The 7.62 mm. NATO caliber Fabrique Nationale de Herstal - Fusil Automatique Leger (Light Automatic Rifle), or FN-FAL was produced by FN beginning in 1953. Designed by Dieudonné Saive, the legendary Belgian small arms designer who was the successor to John Browning as FN's chief firearms designer following Browning's death in 1926 (if you ever wondered how FN became the world's most successful firearms manufacturer, it's as simple as Browning and Saive). Prior to designing the FAL, Saive designed what many view as the last elegant old world military rifle, the rifle which bears his name, the Saive Automatique Fabrique Nationale (SAFN) Modèle 1949 self-loading rifle. The FAL was an attempt to marry the old world craftsmanship of the SAFN 1949, with the groundbreaking German Sturmgewehr (assault rifle) concept introduced during the Second World War. Saive succeeded brilliantly, creating the assault rifle by which all others were measured for decades. The FAL was capable of tremendous accuracy out to very long ranges. The FAL has been used by more than 50 countries and remains in use today, some 50 years after it's introduction. The FAL saw widespread combat service in no less than 14 wars. It became known by FN's clever Cold War advertising slogan as "the free world's right arm."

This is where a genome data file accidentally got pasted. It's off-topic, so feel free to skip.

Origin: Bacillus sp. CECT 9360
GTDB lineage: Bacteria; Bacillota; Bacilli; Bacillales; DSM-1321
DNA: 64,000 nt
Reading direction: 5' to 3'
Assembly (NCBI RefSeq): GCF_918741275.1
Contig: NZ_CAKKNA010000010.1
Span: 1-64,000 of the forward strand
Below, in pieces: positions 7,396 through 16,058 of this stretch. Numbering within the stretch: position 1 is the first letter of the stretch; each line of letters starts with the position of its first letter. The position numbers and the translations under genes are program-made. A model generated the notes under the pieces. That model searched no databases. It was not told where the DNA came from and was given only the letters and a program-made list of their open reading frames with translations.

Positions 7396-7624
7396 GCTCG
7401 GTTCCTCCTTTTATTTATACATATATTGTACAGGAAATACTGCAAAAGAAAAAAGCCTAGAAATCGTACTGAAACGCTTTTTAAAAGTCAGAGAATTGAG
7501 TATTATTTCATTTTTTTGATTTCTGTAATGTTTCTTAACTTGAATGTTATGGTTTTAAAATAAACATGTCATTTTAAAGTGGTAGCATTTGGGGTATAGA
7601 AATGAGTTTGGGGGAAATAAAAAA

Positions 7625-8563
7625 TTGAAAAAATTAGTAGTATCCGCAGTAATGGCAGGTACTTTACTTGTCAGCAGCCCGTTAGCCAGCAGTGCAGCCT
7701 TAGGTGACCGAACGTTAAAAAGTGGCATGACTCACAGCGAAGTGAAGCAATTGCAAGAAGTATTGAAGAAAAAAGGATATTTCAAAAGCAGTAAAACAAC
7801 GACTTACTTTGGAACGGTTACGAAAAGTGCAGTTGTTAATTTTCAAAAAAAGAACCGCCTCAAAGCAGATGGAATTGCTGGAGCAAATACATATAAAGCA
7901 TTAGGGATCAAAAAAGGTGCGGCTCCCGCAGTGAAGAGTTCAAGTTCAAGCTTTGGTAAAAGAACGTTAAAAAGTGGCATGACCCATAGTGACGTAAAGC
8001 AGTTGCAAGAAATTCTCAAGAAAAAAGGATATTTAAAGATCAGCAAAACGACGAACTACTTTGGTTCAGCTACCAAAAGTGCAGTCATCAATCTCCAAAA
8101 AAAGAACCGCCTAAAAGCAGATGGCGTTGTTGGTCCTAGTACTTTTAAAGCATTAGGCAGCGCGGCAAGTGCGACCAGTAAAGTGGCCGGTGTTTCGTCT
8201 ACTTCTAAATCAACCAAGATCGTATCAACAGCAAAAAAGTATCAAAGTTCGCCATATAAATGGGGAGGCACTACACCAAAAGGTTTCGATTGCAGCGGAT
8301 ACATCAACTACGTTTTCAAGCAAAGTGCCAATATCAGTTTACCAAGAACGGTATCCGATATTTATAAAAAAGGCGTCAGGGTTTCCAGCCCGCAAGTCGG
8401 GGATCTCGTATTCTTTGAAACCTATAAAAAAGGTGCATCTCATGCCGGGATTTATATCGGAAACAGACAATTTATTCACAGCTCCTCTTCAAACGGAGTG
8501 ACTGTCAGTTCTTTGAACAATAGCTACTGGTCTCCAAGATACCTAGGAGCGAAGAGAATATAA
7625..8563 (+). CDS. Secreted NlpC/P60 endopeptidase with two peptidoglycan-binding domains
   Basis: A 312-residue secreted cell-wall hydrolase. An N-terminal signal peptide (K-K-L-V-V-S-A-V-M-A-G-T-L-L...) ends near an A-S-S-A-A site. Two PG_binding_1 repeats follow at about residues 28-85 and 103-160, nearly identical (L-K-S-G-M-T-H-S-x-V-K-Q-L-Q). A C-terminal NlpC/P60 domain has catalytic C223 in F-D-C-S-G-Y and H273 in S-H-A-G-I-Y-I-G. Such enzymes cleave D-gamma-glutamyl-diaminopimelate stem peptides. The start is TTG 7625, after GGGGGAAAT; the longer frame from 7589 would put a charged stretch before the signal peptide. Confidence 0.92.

Many countries manufactured the FAL under license and produced bayonets. This page provides a type-specific approach for identifying FAL bayonets, as an alternative to the country-specific index. This page is by no means exhaustive, but covers some of the more common types encountered today. Most FAL bayonets conform to three basic types: the Type A, Type B, and Type C, designed by FN in Belgium; and the L1 Series designed in Britain.

Type A